I played Bb clarinet in the woodwind section, and during my last two years of high school acted in one of the lead marching roles to carve out formations. At the time, I found this heavy responsibility quite stressful. I would wake up in cold sweats dreaming I had lost my clarinet among a sea of empty black clarinet cases. To this day when something is stressing me out and I am experiencing feelings of inadequacy, I still have that dream.
The Flag Corps
The Flag Corps, or just "flags" as we called them, carried flags and other props to enhance the halftime show. Members of the flag corps met after school and sometimes were band members and sometimes were not. The members of the flag corps had a thankless and difficult job, and were the butt of many of Mr. Nall's angry tirades.
Most years we had two drum majors, and 10 or twelve additional band officers. The drum majors were in charge of leading the music the band played and beginning the marching shows. their coveted leadership positions required a lot of extra work and earned them the right to wear fancier, newer uniforms with capes and cool cowboy hats. Most of the drum majors were serious musicians who used the opportunity to lead the music in such a large band as a stepping stone to college music scholarships. Many graduates from the Cooper High School music program went on to become college directors themselves.
In Texas, where football is like a religion, half time shows were an important part of the tradition. Our band went to every home and away game that our football team played in. For home games, we were transported in 10 chartered Greyhound busses that our band booster organization paid for. Our West Texas football team was in the same division as the Odessa Permian football team, made famous by the movie Friday Night Lights. We were bussed two and half hours from Abilene to Odessa, where we looked forward to being tromped by the football team. We never hung our heads as we marched into the Odessa Permian football stadium, because we had the best band in West Texas. I remember a few times we played there our halftime show was met with a standing ovation.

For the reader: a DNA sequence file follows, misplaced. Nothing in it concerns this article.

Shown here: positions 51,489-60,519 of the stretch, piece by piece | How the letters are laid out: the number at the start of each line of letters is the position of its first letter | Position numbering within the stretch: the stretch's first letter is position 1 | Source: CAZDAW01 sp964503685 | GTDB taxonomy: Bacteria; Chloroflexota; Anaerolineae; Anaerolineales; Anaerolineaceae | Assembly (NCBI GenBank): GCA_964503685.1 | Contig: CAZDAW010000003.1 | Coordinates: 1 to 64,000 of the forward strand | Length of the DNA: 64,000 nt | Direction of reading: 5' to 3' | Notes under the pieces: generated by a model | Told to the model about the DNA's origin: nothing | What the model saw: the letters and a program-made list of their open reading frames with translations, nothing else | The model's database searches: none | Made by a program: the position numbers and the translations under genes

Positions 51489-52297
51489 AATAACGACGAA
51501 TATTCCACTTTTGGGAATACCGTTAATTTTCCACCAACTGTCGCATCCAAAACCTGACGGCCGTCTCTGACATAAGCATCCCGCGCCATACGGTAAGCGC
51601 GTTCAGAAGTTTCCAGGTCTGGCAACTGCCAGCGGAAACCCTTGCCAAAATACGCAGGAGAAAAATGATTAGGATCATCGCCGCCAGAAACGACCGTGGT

During the game, our drum line would get into friendly competitions, playing "the beat" and other drum and percussion pieces against each other. Our drum line was always the best, of course. Our band played among many other pieces, Long Tall Texan, the Texas State Song, Out of Africa, the theme from Silverado, and many other entertaining musical arrangements. During marching season, music was an integral part of what happened on the marching field, but it was only a piece. We had to learn to march, coordinate our movements with hundreds of other players on the field (which was often sodden and rain soaked, or covered with hoary frost later in the season). We learned to snap our instruments up to attention, and I chipped many a clarinet reed doing this. We memorized and played our music while moving to a complicated routine over a series of hash marks on our familiar football field at Abilene's Shotwell Stadium, which we shared with the rival cross-town high school Abilene High. Then we had to take our remembered routine with us to rival schools during away games, and adjust to different conditions, such as astroturf! Our band was so large that we would wear ruts into our practice field, and this would create issues for us if we weren't careful, and we'd lose our formation when we went to play at other venues.